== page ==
Dead air: Ukraine war’s devastating effect on wild birds

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Russia’s invasion of Ukraine threatens a “significant number of rare and globally vulnerable bird species”, according to a global conservation group.

Ukraine’s bird species are at risk because of the conflict, says BirdLife International, which works to conserve birds and their habitats.

The group says Ukraine is internationally important for wild birds, with 434 species and 18 globally threatened birds.

Bombs, missiles, and artillery shells destroy the habitat for birds such as the grey partridge, skylark, short-eared owl and Montagu’s harrier.

The destruction of infrastructure in the Dnipro and Desna river basins has reduced habitats for wetland birds, while forest fires sparked by the conflict have destroyed the homes of forest bird species.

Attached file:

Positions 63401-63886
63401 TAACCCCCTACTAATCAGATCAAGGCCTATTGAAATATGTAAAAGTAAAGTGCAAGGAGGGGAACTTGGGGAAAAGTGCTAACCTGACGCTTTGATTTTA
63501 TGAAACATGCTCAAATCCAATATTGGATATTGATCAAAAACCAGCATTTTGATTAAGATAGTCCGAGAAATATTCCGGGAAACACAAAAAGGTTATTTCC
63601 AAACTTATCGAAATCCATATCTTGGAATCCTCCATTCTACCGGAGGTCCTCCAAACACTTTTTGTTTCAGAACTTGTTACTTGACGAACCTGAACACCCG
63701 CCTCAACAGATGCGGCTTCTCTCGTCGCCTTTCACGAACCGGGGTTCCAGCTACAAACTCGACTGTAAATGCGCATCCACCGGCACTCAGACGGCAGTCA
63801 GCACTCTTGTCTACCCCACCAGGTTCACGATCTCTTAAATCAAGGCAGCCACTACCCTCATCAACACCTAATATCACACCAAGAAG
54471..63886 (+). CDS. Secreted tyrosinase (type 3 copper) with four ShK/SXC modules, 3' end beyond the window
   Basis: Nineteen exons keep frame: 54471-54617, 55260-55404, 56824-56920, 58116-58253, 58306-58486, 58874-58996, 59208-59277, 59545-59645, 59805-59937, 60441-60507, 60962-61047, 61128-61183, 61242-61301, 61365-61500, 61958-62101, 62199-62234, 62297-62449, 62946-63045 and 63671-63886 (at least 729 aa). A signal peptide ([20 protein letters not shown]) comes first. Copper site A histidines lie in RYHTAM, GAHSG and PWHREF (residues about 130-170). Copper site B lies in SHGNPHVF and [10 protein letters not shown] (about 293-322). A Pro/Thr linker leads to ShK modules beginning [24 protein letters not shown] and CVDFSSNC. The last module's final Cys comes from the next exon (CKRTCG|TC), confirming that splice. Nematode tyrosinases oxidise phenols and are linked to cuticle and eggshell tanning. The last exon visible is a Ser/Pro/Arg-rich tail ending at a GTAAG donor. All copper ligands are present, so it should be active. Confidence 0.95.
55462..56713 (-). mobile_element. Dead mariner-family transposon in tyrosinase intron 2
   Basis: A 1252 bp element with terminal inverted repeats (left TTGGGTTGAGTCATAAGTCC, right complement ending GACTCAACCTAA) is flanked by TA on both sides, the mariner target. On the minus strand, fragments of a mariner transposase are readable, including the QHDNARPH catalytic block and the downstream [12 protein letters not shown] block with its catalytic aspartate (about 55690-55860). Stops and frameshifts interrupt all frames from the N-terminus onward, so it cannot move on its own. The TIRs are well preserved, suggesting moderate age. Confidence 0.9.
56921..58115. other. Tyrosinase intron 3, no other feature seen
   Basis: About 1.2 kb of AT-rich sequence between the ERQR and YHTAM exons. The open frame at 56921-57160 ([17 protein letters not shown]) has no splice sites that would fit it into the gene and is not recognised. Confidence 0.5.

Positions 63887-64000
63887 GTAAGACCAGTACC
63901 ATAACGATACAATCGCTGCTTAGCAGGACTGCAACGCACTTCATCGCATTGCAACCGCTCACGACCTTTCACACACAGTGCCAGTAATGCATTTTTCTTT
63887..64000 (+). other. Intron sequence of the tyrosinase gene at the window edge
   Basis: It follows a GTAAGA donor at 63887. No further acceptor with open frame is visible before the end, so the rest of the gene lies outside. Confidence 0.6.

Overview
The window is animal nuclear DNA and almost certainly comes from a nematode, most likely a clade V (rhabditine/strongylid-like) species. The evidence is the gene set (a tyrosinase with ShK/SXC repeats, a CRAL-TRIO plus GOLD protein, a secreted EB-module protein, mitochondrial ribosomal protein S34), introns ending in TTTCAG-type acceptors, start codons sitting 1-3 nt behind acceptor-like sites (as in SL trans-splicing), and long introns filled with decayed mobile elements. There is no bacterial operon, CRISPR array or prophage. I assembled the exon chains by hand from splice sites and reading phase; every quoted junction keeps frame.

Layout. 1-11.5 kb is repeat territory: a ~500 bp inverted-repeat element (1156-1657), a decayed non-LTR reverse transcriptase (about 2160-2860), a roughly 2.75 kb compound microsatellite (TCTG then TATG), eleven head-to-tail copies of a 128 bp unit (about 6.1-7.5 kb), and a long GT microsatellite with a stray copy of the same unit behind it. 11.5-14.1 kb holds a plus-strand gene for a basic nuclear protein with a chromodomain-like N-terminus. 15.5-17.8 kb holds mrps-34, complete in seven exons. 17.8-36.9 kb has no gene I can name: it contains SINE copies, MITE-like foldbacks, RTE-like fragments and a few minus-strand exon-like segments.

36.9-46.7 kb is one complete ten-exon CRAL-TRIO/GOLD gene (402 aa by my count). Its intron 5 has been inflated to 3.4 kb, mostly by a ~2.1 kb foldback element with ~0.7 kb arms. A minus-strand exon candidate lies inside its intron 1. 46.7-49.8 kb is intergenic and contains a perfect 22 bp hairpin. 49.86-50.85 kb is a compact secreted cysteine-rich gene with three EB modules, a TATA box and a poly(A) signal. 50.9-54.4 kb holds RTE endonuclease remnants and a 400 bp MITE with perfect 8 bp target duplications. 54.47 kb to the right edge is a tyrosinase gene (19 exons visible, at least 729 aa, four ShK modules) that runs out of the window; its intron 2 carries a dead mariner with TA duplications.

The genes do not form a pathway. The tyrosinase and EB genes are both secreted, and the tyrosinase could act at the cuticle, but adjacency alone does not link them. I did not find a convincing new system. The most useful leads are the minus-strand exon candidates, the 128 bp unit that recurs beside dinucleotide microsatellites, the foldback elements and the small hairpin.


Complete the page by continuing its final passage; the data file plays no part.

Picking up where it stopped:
With winter looming, Birdlife International expects that Ukrainians will start to cut down trees illegally for firewood, causing disturbance to species like the great grey owl, Tengmalm’s owl, and black storks.

Black grouse in Ukraine (Sergiy Kantsyrenko)
Black grouse in Ukraine (Sergiy Kantsyrenko)

Pollution from chemicals in mines, bombs, and artillery shells could poison birds’ food sources and hunters may target more birds because of food shortages, it adds.

Birdlife International states: “After the war, a thorough assessment of the overall environmental impacts will be needed to identify targets for future conservation activity, including clean-up operations.

“Long-term prospects for Ukrainian wildlife will depend on re-establishment of effective management of protected areas, habitat restoration and sustainable management of the country’s farmed landscapes.

“Finally, reconnecting people to nature (especially young people) will be incredibly important for psychological healing to help people recover from the war trauma.”